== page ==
The best thing about the Note 3's exterior is that it's almost exactly as big as the Note 2, but manages to pack an even bigger screen - 5.7" instead of 5.5". Naturally, that means the Note 3 is still a pretty big device that's not very comfortable to operate. Well, having a giant display has its price! Interestingly, the Note 3 is closer to the original Note than the Note 2, in terms of design language. A peculiar design element is the rear cover, which resembles faux leather, though make no mistake - it's still plastic.
The Galaxy Note 3 is certainly not a looker, but it's not bad either. It has a traditional Samsung appearance and seems to be geared more towards the business type of consumers.
It's a Super AMOLED display, so the typical negative aspects of the technology are still here, with colors looking somewhat off, and brightness being not very high, which will most probably translate into mediocre outdoor visibility. Anyway, we'll have to wait until we can review the device to know for sure.
The Galaxy Note 3 features a slightly update UI from what we saw in the Galaxy S4, but we guess what's more interesting for Note fans are the new S Pen-related features. In that department, Samsung has indeed added a bunch of new functionality. There's the new air command menu that gets initiated in a bit of a weird way. You have to press the S Pen's button and do a hover gesture over the screen. Once you've opened the menu you have the option to do a bunch of things, all of which are more or less different variants of note-taking. Meanwhile, the Galaxy Note 2 sports the standard way of taking a hand-written note by capturing a screenshot and then allowing you to draw on top of it.
Even though the new features of the Note 3 seem fine, we wouldn't really say that they are a must-have. Other than that, Samsung's Nature user interface hasn't changed that much from what's already present on the Galaxy Note 2.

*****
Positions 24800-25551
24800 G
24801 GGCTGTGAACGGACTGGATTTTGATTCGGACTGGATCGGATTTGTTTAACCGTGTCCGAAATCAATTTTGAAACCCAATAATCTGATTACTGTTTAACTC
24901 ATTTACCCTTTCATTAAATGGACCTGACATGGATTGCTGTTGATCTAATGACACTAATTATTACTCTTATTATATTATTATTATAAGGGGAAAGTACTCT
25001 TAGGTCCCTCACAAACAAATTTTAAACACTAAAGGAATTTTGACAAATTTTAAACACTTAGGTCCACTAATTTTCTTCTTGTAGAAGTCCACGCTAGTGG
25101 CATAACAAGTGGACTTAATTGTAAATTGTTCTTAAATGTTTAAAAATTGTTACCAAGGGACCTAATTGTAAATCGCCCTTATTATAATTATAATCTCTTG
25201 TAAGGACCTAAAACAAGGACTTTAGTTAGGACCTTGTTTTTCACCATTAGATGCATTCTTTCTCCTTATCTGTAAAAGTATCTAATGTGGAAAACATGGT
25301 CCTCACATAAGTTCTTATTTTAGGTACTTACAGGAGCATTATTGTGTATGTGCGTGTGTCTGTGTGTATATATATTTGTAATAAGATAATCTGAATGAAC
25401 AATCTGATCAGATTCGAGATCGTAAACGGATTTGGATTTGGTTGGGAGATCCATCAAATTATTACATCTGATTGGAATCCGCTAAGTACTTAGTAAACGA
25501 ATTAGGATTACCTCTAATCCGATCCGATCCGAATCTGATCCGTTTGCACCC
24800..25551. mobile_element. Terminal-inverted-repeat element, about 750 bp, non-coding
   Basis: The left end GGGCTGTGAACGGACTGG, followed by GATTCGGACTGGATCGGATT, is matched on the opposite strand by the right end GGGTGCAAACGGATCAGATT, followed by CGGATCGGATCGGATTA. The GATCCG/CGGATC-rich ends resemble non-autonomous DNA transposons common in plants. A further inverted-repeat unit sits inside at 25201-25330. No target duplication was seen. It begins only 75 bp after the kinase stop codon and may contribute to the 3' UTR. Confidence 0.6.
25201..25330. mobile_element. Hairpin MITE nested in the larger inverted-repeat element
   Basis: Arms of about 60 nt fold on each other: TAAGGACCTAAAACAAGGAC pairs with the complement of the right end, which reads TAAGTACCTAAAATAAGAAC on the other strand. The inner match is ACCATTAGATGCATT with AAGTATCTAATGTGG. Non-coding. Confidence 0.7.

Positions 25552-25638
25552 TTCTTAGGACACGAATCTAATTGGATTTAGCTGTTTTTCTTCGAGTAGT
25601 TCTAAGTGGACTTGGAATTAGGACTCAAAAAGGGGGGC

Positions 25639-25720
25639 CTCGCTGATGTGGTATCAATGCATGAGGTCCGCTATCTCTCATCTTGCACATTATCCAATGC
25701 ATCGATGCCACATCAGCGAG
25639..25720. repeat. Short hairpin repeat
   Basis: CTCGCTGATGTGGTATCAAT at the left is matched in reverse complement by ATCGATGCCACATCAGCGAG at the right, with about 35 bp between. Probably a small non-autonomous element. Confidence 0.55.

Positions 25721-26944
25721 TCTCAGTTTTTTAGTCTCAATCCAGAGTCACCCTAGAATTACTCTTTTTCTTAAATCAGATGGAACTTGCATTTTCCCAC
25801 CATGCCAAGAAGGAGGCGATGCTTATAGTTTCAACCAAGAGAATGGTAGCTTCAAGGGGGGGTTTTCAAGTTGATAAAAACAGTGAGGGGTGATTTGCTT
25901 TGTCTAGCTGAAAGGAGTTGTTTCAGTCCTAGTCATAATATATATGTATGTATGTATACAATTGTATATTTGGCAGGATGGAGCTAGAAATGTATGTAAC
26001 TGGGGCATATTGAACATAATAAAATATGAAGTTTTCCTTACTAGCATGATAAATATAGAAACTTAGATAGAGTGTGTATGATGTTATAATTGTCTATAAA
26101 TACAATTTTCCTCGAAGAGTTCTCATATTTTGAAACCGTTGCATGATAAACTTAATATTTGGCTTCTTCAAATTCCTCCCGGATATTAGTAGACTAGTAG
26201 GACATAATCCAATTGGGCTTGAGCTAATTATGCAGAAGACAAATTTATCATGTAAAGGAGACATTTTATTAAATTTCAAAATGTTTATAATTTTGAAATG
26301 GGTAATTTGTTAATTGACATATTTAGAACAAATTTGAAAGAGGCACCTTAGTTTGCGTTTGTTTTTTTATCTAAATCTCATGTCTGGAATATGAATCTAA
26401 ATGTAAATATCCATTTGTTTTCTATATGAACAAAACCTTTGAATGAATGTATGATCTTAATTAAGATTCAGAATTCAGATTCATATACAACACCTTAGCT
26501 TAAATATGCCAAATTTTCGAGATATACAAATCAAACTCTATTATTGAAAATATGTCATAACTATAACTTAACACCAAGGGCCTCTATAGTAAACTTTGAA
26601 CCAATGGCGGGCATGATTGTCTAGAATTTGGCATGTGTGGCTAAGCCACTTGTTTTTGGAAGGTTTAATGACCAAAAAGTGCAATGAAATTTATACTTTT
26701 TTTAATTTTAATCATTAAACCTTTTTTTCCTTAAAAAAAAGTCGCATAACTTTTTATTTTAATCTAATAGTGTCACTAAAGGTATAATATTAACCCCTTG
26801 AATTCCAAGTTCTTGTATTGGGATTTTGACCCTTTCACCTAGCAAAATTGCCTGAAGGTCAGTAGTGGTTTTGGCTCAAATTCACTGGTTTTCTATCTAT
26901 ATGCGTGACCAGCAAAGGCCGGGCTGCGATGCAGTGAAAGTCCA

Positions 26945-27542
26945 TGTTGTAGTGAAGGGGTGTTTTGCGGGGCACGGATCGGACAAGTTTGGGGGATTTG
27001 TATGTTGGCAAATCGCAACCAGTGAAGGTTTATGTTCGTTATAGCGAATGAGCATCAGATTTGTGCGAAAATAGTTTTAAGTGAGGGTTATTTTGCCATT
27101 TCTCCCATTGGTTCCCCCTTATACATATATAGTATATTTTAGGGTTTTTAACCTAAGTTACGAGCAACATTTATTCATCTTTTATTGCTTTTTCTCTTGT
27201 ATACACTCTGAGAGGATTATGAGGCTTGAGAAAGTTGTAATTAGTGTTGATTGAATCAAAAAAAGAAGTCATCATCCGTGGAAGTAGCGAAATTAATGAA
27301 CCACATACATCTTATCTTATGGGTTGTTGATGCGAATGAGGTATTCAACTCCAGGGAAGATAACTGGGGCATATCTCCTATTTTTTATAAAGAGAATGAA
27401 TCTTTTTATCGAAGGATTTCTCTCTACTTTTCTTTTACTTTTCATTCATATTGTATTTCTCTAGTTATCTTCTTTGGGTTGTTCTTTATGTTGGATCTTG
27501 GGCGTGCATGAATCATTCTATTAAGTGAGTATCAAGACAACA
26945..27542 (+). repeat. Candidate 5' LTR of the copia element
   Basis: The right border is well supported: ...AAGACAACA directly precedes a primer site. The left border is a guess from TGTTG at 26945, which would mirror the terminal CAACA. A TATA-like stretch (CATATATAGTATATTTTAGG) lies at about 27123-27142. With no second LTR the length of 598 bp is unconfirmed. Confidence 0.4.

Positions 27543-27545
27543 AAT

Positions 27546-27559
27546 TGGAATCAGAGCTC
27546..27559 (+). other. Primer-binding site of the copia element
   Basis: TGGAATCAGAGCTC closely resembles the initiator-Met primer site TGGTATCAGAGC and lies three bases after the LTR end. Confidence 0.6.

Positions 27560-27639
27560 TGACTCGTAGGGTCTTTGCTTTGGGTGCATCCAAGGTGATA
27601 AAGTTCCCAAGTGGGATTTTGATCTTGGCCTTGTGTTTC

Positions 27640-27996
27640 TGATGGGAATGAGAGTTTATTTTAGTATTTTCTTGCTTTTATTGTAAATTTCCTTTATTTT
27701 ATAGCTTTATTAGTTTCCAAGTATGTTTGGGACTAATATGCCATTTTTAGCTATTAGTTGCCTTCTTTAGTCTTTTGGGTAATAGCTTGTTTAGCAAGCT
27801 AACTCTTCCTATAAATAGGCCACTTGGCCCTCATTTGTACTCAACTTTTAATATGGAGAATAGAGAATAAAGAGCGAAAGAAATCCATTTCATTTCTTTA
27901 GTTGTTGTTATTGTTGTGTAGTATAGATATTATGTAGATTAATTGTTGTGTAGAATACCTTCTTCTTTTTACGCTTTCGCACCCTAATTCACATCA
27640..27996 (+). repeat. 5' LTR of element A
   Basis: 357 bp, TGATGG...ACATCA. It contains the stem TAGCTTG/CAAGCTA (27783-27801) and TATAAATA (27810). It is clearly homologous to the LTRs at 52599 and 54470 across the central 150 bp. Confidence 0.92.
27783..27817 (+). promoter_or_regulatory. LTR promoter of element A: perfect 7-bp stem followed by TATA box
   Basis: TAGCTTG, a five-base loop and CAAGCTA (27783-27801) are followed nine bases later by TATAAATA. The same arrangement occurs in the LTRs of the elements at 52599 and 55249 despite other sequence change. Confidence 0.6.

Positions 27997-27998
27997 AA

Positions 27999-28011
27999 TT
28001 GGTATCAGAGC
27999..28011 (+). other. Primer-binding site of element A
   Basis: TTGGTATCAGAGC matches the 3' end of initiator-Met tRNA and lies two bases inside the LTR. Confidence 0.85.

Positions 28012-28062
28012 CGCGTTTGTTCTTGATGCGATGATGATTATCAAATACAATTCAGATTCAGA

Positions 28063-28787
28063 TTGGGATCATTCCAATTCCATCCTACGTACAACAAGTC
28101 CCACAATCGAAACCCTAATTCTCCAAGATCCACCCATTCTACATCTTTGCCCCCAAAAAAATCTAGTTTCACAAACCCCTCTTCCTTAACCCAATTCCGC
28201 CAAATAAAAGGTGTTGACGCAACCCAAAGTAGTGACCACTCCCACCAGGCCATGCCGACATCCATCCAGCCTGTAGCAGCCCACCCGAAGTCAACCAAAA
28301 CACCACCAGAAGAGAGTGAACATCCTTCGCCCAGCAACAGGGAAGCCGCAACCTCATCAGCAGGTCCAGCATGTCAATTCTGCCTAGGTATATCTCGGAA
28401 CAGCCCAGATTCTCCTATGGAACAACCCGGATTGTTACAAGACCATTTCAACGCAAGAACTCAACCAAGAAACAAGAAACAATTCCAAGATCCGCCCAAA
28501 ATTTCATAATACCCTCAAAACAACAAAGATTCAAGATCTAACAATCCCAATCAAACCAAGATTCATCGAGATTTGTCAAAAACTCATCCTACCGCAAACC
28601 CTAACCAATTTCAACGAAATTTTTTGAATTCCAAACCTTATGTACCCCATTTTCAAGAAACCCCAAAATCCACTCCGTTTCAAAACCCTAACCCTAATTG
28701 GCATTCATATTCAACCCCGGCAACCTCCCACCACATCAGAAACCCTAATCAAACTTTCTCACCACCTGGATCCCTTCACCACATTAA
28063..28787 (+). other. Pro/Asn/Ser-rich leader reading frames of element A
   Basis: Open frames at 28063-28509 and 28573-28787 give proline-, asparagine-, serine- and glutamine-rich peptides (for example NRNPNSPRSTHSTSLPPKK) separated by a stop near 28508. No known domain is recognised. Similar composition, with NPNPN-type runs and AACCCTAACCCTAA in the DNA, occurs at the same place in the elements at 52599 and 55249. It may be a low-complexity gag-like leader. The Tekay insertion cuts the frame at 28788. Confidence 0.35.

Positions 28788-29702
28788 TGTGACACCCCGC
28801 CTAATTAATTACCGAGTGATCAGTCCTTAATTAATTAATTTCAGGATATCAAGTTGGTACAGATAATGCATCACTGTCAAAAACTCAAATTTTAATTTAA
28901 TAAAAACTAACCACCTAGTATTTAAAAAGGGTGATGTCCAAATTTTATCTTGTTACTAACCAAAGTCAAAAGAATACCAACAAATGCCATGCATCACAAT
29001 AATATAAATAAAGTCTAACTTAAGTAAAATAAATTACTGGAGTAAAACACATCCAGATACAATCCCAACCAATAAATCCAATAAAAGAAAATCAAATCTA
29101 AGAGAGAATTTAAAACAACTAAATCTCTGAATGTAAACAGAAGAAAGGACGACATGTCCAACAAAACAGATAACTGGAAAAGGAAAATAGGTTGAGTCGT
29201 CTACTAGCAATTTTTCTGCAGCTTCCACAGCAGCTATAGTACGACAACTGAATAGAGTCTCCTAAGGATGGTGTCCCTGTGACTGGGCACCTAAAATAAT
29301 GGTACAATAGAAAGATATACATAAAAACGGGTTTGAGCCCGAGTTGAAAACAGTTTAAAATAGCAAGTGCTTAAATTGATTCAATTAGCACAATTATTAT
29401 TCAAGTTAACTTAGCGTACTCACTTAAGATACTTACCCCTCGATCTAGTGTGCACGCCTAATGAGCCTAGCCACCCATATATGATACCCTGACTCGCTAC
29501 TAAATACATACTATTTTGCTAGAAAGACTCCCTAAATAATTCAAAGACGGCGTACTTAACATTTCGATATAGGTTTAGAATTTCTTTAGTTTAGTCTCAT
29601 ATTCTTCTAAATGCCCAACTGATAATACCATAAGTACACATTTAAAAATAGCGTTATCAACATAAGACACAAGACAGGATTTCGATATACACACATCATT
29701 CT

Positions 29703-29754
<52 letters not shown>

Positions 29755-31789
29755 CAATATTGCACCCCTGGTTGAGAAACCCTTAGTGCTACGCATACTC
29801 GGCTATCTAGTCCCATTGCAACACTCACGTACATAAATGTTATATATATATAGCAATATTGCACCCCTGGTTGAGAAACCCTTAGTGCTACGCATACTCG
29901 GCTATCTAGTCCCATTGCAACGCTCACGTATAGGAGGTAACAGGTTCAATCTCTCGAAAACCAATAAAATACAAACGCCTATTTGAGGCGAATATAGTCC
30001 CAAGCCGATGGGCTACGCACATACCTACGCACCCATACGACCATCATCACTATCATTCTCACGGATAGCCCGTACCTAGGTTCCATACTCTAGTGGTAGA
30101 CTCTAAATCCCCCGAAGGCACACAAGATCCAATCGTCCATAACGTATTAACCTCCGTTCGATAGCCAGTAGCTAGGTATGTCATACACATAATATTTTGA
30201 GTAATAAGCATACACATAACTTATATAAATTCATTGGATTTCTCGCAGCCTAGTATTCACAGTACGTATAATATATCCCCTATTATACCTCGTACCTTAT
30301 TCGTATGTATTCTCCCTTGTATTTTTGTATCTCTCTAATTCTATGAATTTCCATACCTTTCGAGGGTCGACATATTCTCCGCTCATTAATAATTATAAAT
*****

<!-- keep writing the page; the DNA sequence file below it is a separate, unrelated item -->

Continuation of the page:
One area where the Note 3 has received a significant upgrade is under the hood. The new phablet will rely on the Snapdragon 800 processor in LTE markets (read: in the US), while Samsung's Exynos Octa CPU will be user in some limited regions internationally. We already ran a bunch of benchmarks on the Snapdragon 800-powered Galaxy Note 3 and found the device to be performing incredibly well... at least in terms of synthetic benchmarks. You can see how it hadles those benchmarks right here!
The 13MP camera of the Galaxy Note 3 is also a big upgrade from the 8MP shooter present on its predecessor. We're sure the Note 3 will be capable of taking great pictures, but what's even more intriguing is that it features support for 4K video recording - something that currently only the upcoming Acer Liquid S2 has. Of course, with the Note 2, you'll be limited to 1080p recording, which isn't bad as well, though not as forward-looking as what will be available on the new phablet.
It's obviously to early to make any conclusive statements as to whether or not users should upgrade from the Note 2 to the Note 3, but we'll surely provide you with more details when we have the opportunity to properly review the Galaxy Note 3. For now, it looks like Samsung hasn't wasted its time and has produced a new device with a good array of improvements, but we remain unsure if it's absolutely worth the upgrade.